Fossil Fuels, Not Wildfires, Biggest Source of Arctic Black Carbon, Study Finds
Five years of testing at sites across the Arctic tracked seasonal fluctuations and sources of a climate pollutant that contributes to global warming and ice melt.
When soot from fossil fuel combustion and wildfires drifts onto the Arctic ice and snow, it helps feed a spiraling cycle of warming, melting ice and rising sea level.
New research carried out at remote locations across the Arctic shows that most of the soot—also known as black carbon—is coming from coal power plants, cars and trucks and factories. The findings could help countries begin to control this short-lived climate pollutant.
“Some people think it’s biofuels and wildfires, but our main takeaway is that fossil fuels are the main source of black carbon in the Arctic,” said Patrik Winiger of Vrije Universiteit Amsterdam, the lead author of a study published today in the journal Science Advances.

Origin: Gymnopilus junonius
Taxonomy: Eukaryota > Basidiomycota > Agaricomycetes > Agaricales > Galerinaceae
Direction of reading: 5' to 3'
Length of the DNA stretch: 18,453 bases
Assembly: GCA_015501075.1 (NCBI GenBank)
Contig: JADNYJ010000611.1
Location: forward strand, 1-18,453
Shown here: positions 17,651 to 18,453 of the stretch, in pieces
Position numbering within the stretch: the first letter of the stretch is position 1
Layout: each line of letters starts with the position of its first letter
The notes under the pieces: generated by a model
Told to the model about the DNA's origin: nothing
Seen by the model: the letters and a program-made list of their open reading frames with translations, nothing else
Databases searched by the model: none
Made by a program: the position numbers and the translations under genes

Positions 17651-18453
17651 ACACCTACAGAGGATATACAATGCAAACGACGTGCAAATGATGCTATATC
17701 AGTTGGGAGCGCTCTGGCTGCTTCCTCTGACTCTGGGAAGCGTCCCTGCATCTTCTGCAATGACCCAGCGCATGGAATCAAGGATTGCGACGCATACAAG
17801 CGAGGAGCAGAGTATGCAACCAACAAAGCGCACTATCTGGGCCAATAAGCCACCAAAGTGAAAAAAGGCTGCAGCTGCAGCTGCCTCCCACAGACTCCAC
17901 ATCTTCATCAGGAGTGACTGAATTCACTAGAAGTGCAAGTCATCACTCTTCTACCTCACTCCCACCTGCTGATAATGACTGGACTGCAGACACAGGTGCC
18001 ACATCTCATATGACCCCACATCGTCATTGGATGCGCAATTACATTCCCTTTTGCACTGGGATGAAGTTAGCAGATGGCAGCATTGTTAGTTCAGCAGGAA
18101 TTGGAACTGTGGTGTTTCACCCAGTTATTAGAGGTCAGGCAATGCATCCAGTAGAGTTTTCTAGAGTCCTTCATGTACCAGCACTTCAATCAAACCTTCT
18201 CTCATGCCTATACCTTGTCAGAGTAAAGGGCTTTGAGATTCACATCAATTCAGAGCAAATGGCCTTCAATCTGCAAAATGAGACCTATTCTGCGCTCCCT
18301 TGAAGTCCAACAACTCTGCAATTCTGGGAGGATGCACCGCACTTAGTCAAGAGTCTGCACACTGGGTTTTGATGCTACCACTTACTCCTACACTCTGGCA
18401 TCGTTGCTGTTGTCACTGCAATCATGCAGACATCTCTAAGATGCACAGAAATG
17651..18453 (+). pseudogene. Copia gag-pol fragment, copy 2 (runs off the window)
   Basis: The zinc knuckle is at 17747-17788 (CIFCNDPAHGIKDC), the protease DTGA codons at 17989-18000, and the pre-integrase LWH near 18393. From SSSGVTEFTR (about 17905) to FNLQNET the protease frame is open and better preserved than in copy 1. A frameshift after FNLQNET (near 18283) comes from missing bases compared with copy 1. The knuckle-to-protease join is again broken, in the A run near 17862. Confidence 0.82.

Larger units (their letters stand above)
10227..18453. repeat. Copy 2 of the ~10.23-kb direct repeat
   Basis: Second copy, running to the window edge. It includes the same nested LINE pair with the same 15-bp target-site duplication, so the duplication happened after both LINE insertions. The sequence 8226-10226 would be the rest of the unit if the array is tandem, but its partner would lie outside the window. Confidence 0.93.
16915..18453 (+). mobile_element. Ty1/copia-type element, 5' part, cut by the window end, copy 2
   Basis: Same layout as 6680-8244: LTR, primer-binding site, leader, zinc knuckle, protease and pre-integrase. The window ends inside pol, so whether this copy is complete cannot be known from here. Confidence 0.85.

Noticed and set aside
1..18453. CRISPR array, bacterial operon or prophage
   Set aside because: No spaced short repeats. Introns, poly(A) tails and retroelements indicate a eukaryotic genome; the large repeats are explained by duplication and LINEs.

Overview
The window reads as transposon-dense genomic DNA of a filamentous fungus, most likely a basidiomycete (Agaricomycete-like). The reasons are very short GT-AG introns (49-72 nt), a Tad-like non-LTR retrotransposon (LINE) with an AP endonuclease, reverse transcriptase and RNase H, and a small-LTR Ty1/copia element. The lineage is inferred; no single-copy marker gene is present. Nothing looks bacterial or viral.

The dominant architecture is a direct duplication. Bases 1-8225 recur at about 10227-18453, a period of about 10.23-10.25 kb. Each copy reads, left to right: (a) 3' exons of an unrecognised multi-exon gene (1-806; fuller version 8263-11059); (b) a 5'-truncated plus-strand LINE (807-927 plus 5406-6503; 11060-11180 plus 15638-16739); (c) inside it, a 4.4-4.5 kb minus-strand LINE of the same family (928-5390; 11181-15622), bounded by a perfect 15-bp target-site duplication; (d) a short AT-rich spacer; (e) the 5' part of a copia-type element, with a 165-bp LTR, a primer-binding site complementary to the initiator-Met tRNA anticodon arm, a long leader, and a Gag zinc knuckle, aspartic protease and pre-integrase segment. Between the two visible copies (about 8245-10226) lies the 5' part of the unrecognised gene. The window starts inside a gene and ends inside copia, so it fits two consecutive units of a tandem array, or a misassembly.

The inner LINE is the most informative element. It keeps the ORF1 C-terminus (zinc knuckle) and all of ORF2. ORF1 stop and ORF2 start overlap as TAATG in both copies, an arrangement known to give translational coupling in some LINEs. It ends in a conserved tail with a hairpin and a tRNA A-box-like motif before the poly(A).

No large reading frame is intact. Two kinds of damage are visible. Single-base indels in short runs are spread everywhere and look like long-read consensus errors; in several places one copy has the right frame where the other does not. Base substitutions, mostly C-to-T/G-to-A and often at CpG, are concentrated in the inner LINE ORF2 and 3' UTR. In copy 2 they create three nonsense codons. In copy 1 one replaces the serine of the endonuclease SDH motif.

His team found that about 70 percent of the black carbon in the Arctic currently comes from fossil fuel burning in Northern countries. They tracked changes in black carbon levels in the atmosphere through the seasons over five years and used chemical analyses to determine the pollution’s origins.
During winters, they found that emissions from fossil fuel burning made up the majority of black carbon accumulations.
During the summer, when overall black carbon concentrations are lower, emissions from wildfires and agricultural burning were bigger sources.
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